Case Study: David

I’m a graduate student in electrical engineering. I work within an NSF-funded Engineering Research Center (ERC), primarily on sensorimotor brain computer interfaces in the rodent model, studying the effects of electrical stimulation on the brain to evoke sensory percepts. Eventually I plan on working in an industry job with biomedical devices or data science related to the health workspace.

I have been interested in brain-computer interface for about 8 years, after reading an article on the “Bionic Man” in the Institute of Electrical and Electronics Engineers magazine. My research project centered on designing stimulation patterns to relay useable information to the brain. I experimented with several different stimulation patterns and structured my tests to reveal sensitivities in the sensorimotor cortex to electrical stimulation.

I was diagnosed with Posterior Orthostatic Tachycardia Syndrome (POTs), Median Arcuate Ligament Syndrome, and suspected Ehlos-Danlos hypermobility syndrome. I recently had corrective surgery for MALS condition, which caused severe malnutrition, abdominal pain, epigastric pain, drug resistant migraines, unrelenting nausea, and chest pain for nearly 10 years. I’m currently in physical therapy, and trying several different types of medication to mitigate the symptoms of POTS (racing heart rate, high blood pressure, lightheadedness, dizziness, brain fog, extreme fatigue, and difficulty managing stress). The results of the symptoms make it very difficult to have enough energy to work full time. Fortunately, I’m expected to recover nearly completely after treatment is complete.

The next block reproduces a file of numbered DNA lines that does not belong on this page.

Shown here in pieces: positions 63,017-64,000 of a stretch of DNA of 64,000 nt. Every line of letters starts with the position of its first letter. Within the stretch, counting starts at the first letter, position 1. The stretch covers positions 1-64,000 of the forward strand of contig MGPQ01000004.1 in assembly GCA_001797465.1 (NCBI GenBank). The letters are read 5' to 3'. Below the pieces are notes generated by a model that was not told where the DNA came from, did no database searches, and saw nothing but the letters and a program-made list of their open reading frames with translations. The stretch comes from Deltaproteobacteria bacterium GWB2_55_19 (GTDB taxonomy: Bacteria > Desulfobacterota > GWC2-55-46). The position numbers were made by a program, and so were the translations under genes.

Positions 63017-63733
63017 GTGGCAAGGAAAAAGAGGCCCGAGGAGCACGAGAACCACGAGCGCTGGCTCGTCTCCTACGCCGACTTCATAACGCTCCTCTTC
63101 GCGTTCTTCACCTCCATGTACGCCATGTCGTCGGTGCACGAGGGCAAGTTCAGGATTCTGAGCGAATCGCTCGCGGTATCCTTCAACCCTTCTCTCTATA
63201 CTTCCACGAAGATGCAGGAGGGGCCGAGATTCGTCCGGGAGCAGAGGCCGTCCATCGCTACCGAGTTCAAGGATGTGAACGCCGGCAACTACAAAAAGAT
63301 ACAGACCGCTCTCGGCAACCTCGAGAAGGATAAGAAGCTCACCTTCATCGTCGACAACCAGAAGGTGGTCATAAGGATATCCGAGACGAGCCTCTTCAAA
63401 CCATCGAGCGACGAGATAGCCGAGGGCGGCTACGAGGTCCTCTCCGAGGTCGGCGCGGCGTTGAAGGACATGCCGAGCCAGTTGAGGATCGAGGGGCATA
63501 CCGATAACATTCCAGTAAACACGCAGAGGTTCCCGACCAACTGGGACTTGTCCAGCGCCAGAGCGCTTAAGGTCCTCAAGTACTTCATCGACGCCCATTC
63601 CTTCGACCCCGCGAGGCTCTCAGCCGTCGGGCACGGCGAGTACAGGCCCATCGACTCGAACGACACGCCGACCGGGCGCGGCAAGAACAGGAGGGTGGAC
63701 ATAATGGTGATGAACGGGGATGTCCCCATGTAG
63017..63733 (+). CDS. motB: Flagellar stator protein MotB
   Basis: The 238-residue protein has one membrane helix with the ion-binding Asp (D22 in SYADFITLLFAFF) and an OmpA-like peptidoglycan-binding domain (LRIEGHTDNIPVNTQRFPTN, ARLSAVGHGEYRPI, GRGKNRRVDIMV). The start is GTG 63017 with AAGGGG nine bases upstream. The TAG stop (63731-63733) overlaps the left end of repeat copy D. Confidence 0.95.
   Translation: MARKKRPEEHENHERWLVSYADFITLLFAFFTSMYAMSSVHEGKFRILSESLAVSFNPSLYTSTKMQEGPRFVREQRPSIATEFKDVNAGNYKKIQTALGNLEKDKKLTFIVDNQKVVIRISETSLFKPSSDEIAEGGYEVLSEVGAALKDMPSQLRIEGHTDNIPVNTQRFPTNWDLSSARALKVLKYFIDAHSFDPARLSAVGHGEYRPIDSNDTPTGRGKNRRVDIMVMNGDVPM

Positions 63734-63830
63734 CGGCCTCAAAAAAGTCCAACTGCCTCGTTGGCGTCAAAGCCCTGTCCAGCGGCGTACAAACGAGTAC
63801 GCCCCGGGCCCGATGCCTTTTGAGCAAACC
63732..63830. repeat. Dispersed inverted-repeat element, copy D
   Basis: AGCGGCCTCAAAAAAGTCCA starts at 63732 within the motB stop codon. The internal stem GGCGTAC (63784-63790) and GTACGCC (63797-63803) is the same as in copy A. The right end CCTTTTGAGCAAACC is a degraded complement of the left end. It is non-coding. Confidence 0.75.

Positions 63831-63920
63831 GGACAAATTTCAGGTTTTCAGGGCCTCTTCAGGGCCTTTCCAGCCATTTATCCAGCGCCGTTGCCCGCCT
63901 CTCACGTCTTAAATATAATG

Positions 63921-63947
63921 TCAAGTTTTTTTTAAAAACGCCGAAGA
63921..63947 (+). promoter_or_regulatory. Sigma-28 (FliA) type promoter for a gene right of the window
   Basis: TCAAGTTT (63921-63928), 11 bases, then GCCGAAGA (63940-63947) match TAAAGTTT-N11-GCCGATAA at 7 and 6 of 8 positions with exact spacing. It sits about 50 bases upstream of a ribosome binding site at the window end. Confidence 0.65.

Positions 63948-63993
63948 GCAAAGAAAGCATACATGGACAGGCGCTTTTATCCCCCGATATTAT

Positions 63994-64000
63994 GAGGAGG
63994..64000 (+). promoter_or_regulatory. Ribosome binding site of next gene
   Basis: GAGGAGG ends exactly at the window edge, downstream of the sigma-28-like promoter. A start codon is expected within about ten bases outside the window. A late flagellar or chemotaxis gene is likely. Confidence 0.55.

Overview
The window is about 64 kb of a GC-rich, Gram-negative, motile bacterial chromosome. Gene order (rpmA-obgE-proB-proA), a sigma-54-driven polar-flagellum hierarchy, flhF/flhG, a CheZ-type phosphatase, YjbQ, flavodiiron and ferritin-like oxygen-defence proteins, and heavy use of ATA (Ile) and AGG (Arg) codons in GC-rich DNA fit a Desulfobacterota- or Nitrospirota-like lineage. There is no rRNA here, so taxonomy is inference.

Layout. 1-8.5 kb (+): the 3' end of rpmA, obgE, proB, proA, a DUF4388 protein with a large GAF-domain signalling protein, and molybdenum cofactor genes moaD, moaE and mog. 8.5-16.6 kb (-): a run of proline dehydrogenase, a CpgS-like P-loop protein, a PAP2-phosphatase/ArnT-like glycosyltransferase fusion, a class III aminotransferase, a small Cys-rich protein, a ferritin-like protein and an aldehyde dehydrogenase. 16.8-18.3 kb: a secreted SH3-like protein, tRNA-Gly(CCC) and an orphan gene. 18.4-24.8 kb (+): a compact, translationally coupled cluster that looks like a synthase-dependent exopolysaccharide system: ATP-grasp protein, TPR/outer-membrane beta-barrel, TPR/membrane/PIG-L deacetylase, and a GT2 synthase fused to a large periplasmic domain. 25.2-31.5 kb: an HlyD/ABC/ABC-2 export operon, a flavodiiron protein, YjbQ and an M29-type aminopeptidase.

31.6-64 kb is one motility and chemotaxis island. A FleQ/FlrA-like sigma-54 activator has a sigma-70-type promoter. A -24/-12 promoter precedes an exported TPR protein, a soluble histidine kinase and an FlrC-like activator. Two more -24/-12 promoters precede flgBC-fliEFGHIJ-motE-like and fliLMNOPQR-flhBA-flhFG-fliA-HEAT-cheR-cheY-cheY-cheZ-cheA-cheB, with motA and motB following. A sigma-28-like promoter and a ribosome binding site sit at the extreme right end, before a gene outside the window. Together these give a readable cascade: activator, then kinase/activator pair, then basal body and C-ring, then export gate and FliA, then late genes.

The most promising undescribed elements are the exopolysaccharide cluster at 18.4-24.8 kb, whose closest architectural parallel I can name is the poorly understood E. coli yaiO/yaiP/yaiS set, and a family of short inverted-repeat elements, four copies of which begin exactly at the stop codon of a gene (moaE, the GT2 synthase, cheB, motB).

I have learned a lot about managing expectations of myself as my condition worsened and through the corrective surgery. It has been really frustrating to not be able to do things I used to do easily. I learned to be patient with myself throughout the healing and recovery from surgery and to take pride in the little bit I accomplished each day. Having the perspective of comparing my current situation to the worst part of the illness, rather than comparing myself to others has helped me remember that I really am moving forward.

As a graduate fellow, I used an ERC laptop that enabled me to work remotely, perform data analysis, write papers, and coordinate with other members helping with my experiments. My ERC also helped set me up with speech-to-text services to try out, so I could continue writing when I didn’t have the energy to type or when I was bed ridden. These options enabled me to continue my work, even when it was severely difficult.

As an organization, my ERC has done an outstanding job creating a culture of celebrating us with disabilities and championing ways to increase our quality of life. Rather than treating us as “broken” or “in need of fixing,” formats such as the End User Roundtable discussions make it clear that our ideas and input are important. While my disability isn’t as severe as many, I felt valued, welcomed, and supported when I began telling people about my illness.  

I would advise engineering departments and faculty to not treat students with disabilities differently in public or single them out, but be eager to accommodate if they come to you with concerns. When I was upfront upfront about my challenges and my plans to overcome them, I was often met with encouragement and support. For example, my advisor gave me plenty of space to work flexibly (when I felt well enough to come in) and even to rest halfway through the day so I didn’t collapse from exhaustion.